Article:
The Laguna Bungle. A golden sunset punctures a deep blue sky over the ocean.

The Nomadic Mind

I’m not sure if the woman in the pink bathrobe had just hired me to kill her husband, but it sure felt that way. And if that was the case of the case, she was getting it for a bargain. But there was no way in hell I was killing her cheating husband for 1,000 clams. I’m not in the business to kill, and I never have been, and maybe never will be. But I suppose I should let it be known that if I had to kill someone, I would. If it came right down to it? Absolutely. I pack a Walther PPK because it’s a messy world out there and sometimes you have to protect yourself, stand up for yourself no matter what, even if that means plugging a guy, or girl, who are ready and all too willing to plug you. That’s how I feel about it. You can’t just let the world cross the line and have its way with you whenever it wants.

My thoughts drift like the sands of the Sahara. My mind is nomadic, and so here I go and go again.

I always find it strange that people are born into this world completely innocent and then they get folded into it with a prodding paddle of good and evil, and it makes them hard as stone, bad-hearted or sad or full of pain for some reason or another. I don’t get why we allow that, as a society, as so-called human beings. Why do we take this simple, fresh from the womb innocence and brand it with the burning hurt of this planet just to make more hurt. Right now, it seems the whole world is so damn backward that people are digging the pain, they’re digging the hurt, they’re digging the hate. The prayer warriors out there are cheering for demons. The leaders are ripe for gleefully tossing bombs. Their goals are suffering and destruction. I just don’t get it. Sometimes I just want off this watery marble. I want to be like Captain Kirk and transport myself somewhere else, somewhere else I can breathe.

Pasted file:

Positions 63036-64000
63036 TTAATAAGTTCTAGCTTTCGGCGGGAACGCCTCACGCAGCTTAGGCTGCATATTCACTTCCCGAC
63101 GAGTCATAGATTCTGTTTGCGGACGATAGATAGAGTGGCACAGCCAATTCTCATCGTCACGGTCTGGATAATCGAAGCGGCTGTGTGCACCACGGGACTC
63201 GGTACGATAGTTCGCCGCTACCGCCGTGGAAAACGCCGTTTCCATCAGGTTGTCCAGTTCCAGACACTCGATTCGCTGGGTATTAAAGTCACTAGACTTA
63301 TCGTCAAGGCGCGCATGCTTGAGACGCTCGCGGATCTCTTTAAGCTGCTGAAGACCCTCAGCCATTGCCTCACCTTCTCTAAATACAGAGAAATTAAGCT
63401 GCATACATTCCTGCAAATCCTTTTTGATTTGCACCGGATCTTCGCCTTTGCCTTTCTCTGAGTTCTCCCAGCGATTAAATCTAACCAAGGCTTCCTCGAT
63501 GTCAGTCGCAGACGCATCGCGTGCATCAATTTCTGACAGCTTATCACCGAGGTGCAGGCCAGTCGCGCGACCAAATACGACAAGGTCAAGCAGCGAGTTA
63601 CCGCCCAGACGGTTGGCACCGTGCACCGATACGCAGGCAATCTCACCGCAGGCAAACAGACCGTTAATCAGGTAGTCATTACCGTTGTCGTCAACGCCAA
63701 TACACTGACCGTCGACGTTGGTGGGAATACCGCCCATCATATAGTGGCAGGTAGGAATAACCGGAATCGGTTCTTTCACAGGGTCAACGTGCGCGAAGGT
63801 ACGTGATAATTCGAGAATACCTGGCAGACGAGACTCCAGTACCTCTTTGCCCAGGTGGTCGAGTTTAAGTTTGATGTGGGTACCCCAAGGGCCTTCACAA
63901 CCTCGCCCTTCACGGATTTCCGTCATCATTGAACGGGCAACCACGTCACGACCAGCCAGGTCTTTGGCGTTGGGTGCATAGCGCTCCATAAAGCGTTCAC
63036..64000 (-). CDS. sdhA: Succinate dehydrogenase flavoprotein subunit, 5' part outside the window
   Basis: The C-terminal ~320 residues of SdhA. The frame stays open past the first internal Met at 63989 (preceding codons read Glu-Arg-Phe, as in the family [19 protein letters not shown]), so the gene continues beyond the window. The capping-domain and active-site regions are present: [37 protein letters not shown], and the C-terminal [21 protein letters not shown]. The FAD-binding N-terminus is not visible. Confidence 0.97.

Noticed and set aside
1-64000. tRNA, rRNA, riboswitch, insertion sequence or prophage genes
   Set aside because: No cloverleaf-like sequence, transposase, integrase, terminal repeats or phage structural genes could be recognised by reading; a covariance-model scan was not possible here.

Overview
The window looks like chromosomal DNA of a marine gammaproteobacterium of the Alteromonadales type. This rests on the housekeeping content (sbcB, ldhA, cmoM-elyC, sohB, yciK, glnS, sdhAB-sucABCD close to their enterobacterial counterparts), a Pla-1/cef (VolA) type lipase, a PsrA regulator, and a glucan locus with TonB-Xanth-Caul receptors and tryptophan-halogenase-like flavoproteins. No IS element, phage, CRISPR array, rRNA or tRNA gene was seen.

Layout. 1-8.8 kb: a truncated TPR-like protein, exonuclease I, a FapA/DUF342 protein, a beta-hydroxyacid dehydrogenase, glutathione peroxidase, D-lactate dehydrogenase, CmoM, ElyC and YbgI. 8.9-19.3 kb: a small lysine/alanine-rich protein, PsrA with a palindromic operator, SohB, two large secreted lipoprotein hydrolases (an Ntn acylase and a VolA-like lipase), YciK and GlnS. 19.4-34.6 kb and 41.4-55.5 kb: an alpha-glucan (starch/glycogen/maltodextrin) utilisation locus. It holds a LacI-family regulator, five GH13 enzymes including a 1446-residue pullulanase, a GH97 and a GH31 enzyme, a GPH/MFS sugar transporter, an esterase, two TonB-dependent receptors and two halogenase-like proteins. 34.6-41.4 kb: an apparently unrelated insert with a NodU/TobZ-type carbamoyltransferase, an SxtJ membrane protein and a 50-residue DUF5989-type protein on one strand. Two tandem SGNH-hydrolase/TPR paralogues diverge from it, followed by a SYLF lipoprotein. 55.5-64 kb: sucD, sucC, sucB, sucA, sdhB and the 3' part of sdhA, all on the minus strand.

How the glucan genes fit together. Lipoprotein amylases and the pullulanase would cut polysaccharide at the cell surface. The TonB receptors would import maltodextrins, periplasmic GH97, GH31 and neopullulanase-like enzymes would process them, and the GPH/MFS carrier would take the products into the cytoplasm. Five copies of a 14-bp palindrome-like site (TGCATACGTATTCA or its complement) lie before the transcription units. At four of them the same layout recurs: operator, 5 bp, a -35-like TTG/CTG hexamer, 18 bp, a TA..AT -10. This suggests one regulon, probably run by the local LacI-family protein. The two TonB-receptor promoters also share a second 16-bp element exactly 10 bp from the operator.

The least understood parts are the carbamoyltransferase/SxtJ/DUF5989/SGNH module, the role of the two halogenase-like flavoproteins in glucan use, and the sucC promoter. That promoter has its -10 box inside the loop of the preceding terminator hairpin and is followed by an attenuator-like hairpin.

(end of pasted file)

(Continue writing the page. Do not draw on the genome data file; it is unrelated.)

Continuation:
Some people would argue and say that none of us are born innocent. They say we’re all born with sin already in us and the only way to get past that is to take a dip in a baptismal bath at the church, like the one of my youthful days, the one on Erie Avenue in my hometown by the sea in a place called Ohio. Well, it wasn’t really a sea, it was a lake. A big lake. A big, cold lake. But it looked like some magical, mystical far-off sea to me. Like the Caspian or something like that.